If you listened to radio station KLBJ in Austin in the mid-90s, you might recall one of the station's promotional ads. Pure simple brilliance: call letters and numeric location on the dial, followed by "Austin...Texas...Y'all." Whether you are a native Texan or a longtime resident-graduated-to-transplant, these simple words can evoke stirring sentiments. An identity that only a Texan (even a "naturalized" species like myself) can fully understand and that nobody can really explain. I mean, most natives I know consider themselves Texans first, Americans second. Adding the "y'all" suffix seems to say, "Yep, we invented that word. And are DAMN PROUD OF IT, y'all." You Texans know what I'm talking about. You who know Texans probably also know what I'm talking about. And if you do not fall within either category...then I'm fixin' to feel sorry for y'all.
And PS, no self-respecting Texan would use the term "coined". The right way to say it in Texas is "invented", especially when you're talking to "Yankees" (aka anyone from north of the Red River.) Amongst ourselves we speak properly, sometimes even with a British accent. But when conversing with you...er, I mean, Y'ALL...we definitely play into every single stereotype you believe about us. That's just part of our charm.
Yes I am on a pro-Texas campaign after spending a few days in our state's capitol (which, FYI, is taller than our nation's capitol.) Finally we paid a long-overdue visit to our friends Dusty and Melanie. Initially they were clients and eventually became friends with whom we could muse about native plants and restoring Texas and all that sustainable landscaping stuff we blah-blah-blah about. This visit, we were also able to share with them our vision for living in a more sustainable manner. We also had the pleasure of getting to know some of their neighbors in one of the finest examples of New Urbanism in Texas. (Something we know a little about, having lived and worked in the Seaside, Florida, area, the showpiece of the New Urbanism movement.) Several of their fellow Mueller residents stopped by for one of two informal discussions about our business, mission, services, etc. Love the place, and we are so grateful for meeting new friends.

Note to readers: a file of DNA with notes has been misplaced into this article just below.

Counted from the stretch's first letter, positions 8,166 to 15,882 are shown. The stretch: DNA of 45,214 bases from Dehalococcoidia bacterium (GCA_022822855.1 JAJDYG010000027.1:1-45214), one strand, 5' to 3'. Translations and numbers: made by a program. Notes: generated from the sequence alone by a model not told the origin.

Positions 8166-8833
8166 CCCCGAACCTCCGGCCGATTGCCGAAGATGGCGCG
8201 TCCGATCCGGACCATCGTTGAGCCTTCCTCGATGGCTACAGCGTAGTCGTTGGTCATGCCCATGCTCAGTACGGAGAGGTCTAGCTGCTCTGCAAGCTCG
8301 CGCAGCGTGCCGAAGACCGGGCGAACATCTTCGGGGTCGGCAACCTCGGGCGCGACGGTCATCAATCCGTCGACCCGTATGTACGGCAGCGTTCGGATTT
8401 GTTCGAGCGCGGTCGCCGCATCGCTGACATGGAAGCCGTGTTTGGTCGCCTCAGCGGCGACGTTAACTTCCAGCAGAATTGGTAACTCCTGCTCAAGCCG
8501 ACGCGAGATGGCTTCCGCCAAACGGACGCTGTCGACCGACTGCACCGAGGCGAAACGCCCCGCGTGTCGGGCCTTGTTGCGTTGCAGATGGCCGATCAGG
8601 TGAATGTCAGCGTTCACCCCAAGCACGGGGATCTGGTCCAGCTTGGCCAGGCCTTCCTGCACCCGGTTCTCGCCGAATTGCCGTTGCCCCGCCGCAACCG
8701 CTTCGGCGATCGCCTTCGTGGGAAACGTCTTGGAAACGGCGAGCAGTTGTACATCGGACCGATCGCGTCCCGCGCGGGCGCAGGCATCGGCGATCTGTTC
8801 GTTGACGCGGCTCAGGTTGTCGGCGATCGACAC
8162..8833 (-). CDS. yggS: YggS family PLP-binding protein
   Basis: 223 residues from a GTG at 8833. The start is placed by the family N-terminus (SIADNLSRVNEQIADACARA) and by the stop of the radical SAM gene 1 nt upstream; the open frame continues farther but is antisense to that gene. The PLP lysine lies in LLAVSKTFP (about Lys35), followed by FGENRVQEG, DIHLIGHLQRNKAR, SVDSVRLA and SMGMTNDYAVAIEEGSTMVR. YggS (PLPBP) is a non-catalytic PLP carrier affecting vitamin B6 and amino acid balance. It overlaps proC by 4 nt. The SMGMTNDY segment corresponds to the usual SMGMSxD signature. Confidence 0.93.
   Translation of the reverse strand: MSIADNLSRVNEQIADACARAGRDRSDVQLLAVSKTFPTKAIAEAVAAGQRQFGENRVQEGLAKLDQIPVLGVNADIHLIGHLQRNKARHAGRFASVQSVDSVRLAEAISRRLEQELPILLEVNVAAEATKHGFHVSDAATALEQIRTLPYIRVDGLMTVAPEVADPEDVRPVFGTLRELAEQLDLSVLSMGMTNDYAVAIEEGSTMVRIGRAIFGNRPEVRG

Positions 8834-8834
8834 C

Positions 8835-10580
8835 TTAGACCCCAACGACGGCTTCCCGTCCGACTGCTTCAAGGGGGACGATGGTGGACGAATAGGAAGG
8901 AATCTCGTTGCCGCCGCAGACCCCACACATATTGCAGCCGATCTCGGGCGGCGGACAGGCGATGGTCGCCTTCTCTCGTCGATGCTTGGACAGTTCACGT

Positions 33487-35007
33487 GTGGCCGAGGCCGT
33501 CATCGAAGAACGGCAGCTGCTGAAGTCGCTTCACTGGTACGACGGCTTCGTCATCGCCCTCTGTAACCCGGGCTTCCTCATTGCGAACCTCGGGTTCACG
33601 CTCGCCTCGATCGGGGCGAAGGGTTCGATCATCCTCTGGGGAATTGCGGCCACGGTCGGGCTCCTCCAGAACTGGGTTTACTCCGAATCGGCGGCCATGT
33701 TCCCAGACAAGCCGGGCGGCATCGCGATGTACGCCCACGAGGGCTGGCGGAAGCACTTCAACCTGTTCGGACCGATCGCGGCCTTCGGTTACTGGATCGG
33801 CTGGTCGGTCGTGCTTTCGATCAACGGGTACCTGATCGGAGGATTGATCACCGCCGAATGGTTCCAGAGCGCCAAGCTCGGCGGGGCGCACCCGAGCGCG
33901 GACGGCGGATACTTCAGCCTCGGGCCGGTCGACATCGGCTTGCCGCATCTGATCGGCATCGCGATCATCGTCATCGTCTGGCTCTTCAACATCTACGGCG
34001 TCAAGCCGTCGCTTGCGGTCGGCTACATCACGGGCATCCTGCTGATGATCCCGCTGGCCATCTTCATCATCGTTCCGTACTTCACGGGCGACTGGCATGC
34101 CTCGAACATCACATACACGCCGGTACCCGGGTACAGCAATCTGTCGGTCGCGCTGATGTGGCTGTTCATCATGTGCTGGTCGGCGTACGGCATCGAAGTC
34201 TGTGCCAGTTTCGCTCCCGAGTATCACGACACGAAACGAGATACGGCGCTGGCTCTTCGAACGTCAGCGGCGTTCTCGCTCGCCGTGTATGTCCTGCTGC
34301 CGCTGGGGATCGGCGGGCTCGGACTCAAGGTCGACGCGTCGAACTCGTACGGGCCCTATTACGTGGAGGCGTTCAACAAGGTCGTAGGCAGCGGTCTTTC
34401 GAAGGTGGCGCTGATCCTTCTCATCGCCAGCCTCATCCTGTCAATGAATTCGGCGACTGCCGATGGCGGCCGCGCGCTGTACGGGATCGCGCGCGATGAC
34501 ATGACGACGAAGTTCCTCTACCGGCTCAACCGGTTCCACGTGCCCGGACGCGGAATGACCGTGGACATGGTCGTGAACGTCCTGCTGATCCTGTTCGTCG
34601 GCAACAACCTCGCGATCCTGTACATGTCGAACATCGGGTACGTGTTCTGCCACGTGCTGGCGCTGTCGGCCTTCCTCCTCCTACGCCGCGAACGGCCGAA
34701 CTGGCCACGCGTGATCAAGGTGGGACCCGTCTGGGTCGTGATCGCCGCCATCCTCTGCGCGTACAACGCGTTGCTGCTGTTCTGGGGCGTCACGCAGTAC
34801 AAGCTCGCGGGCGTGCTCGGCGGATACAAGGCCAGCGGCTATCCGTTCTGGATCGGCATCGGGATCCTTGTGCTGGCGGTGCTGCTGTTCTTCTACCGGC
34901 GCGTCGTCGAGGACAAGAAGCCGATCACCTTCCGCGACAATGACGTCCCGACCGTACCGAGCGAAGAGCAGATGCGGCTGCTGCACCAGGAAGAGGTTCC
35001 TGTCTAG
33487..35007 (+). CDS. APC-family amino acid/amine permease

The original event that brought us to Austin last week was the Keep Texas Beautiful conference. One of our other clients-now-friends, Aimee Bissett of Keep Denton Beautiful, invited me to co-present with her about using native plants in community beautification efforts. This was a perfect partnership, because Aimee speaks from a programming and coordinating perspective -- very useful for affiliates in attendance since most of them serve in these roles. My part of the presentation addresses the importance of the community projects in our overall mission to restore Texas. I revealed the processes within the designers' minds -- where we find inspiration, why we select specific plant species and elements, and what motivates us to do what we do. While Aimee explained step-by-step how to implement and maintain these types of projects, I layed out in some detail why -- the ecological and economical justification -- using native plants instead of traditional landscape plants is always preferred. I won't get into that here but our mission is guided by a deeply held philosophy that embodies our beliefs regarding Nature, human resources and behaviors, and of course identity. Other topics, too, but all of this is too heavy for this post.
Anyway, Aimee and I have very different speaking styles but share much in terms of environmental convictions, recreational activities, even superb taste in music. (hee hee.) Based on the responses from our audience, I'd say we did a pretty darn good job rousing the troops. And we really had a tough task, because we followed Chet Garner of PBS' The Daytripper. He presented his travel exploits in a humorous way while capturing the essence of being a Texan. As he said, each episode addresses the culture, nature and food of various places around Texas. Every city or town is toured within a single day trip. He is entertaining, no doubt, but Chet is also doing a lot for restoring pride in Texas' sometimes overlooked or forgotten gems. It's a big state with a lot of interesting places and people to see...come for a visit. Y'all.